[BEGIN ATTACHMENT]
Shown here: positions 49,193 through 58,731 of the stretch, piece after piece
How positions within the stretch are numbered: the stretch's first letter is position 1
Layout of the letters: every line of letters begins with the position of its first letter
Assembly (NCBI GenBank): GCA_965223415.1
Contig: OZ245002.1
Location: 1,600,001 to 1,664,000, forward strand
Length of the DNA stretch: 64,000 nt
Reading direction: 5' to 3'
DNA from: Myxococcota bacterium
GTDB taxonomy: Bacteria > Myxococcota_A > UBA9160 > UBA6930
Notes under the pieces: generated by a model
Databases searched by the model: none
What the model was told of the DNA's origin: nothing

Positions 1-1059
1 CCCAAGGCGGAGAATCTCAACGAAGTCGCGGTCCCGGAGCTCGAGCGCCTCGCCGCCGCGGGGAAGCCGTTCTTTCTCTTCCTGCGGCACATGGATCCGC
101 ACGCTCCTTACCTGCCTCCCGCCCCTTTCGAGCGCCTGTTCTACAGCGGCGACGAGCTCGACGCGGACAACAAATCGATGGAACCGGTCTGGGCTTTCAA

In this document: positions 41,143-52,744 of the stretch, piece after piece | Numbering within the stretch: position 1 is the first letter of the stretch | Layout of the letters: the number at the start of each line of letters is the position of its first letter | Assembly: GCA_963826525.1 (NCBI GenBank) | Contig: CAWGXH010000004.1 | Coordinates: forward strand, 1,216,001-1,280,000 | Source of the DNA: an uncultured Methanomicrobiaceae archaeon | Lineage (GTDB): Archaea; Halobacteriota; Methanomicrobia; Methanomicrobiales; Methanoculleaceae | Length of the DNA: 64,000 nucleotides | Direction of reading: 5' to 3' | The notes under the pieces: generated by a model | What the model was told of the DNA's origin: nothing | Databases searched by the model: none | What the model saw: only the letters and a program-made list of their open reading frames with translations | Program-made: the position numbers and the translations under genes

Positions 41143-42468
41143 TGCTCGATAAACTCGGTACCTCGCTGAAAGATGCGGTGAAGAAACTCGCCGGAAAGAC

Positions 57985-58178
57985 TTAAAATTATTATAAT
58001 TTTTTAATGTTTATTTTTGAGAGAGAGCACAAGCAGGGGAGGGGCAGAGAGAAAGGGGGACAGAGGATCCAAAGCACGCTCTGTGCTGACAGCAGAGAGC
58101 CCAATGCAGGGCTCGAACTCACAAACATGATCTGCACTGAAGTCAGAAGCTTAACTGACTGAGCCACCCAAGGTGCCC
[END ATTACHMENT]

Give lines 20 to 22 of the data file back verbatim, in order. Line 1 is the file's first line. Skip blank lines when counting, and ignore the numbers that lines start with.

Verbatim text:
Positions 57985-58178
57985 TTAAAATTATTATAAT
58001 TTTTTAATGTTTATTTTTGAGAGAGAGCACAAGCAGGGGAGGGGCAGAGAGAAAGGGGGACAGAGGATCCAAAGCACGCTCTGTGCTGACAGCAGAGAGC